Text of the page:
Today inflation is rampant. The cost of living in many countries is close to or above 10 %.
Many people perceive this as a bad sign.

Photo by Unsplash

Why inflation is not unfair for poor people

Inflation leads to a devaluation of the borrows’ debt. At the same time, it reduces the value of the credit or real money in your possession.

This shift means wealthy people get poorer. People living in a lot of debt get richer.

Poor people usually live on their salary alone. In an ideal world, wages would be affected by inflation.
Everybody wants more money, and people would stop working if exploited there.

Currently, this adaptation happens in many areas of the economy, like the healthcare and the restaurant industry. The salaries are too low for the work. There are more attractive jobs elsewhere.

People working on sub-living wage is only possible in a feudalistic society relying on servitude and slavery. Many people will stop working, as basic social security is often a better option, even in the USA.

Thus, wages will catch up in the long run, or businesses will go out of business.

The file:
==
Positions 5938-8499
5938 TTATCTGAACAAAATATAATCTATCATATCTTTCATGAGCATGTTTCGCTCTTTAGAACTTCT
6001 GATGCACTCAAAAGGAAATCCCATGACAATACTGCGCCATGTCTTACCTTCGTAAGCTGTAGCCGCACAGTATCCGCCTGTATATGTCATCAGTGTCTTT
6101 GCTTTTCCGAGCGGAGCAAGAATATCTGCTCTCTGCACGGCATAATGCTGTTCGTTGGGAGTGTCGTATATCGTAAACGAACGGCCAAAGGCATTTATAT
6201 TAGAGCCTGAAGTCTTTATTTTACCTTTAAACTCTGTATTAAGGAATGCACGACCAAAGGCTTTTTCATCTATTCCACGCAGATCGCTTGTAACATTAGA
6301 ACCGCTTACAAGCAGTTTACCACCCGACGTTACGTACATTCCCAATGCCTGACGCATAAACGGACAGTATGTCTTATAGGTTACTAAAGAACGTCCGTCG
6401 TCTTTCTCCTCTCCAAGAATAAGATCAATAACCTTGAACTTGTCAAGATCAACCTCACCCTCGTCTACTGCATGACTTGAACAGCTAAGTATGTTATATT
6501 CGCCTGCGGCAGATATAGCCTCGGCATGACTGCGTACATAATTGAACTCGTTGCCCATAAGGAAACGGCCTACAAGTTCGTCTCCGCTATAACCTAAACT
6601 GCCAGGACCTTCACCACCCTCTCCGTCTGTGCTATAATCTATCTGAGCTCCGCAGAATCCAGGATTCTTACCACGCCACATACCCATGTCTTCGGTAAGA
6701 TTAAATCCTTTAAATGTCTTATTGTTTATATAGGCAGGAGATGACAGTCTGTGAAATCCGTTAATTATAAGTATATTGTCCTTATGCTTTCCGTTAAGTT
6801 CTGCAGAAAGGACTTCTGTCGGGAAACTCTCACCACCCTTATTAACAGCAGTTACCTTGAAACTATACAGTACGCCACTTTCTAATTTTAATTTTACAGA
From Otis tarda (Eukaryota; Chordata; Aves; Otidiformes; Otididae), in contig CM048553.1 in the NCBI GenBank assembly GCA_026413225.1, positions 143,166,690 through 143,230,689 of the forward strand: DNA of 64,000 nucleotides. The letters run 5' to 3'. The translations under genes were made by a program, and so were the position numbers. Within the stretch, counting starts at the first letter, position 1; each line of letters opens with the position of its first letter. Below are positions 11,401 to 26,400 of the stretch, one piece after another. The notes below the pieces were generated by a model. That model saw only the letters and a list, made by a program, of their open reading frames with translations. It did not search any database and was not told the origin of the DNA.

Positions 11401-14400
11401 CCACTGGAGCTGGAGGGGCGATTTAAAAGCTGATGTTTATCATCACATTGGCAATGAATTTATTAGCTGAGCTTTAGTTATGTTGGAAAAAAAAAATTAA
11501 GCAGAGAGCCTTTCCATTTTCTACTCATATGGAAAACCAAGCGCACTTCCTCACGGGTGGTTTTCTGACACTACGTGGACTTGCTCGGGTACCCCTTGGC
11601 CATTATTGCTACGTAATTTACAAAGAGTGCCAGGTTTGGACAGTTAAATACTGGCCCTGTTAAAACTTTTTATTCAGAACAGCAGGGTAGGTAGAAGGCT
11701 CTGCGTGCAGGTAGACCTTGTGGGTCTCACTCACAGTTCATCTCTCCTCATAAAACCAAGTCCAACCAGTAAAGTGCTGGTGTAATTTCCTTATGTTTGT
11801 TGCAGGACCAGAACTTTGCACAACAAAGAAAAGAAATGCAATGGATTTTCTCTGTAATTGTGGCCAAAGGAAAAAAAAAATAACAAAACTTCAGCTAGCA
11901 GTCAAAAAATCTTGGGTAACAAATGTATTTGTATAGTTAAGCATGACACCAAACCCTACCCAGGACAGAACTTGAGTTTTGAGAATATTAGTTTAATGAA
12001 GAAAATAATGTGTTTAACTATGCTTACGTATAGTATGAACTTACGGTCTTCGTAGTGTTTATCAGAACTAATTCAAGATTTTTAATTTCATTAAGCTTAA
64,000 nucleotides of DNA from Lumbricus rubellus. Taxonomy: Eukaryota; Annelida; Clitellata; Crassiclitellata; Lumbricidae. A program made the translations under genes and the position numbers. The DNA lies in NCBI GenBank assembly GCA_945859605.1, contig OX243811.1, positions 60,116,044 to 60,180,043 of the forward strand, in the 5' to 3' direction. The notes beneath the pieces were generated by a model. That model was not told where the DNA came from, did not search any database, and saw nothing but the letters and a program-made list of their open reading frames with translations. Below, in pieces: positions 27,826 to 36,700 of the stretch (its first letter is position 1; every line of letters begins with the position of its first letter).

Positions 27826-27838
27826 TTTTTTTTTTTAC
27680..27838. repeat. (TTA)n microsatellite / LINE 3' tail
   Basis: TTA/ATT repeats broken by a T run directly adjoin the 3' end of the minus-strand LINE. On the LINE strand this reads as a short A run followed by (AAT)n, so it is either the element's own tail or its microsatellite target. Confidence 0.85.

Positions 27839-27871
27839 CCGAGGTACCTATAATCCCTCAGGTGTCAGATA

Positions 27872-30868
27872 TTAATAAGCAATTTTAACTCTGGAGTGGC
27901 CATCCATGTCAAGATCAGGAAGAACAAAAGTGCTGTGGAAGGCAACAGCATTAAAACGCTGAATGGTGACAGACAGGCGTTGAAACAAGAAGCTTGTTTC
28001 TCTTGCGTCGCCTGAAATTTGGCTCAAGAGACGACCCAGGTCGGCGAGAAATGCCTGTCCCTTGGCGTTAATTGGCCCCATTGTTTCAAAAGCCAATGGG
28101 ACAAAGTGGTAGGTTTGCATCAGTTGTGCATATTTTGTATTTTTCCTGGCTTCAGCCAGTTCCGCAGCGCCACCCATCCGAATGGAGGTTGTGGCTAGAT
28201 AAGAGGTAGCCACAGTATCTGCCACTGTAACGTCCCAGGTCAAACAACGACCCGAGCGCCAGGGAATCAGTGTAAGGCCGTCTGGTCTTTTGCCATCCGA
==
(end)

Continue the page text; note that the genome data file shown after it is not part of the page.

When price increases are unfair

Catastrophic events like war, corona, or natural disasters can increase prices due to supply shortages.

Today, many businesses have handed down these increases to their customers. For business to business, the cost increases are often handed further to the next customer.

Workers usually cannot increase their price, that is, their salary directly. Instead, collective negotiations or finding a new job takes place. Small businesses currently have the same issues. If they increased their prices, their customers would stop coming.

The ability to increase the price relies on its own market power, also known as pricing power. To determine if you have pricing power, ask yourself, “Can you increase the price of whatever you sell”?

People without pricing power see the exploitation of market power as unfair. They lose in the inflation game. Somebody else is making a huge gain, which is their loss.

If this did not happen, everybody would be in the same position after a complete cycle of increases. Only the rich and unproductive people would lose.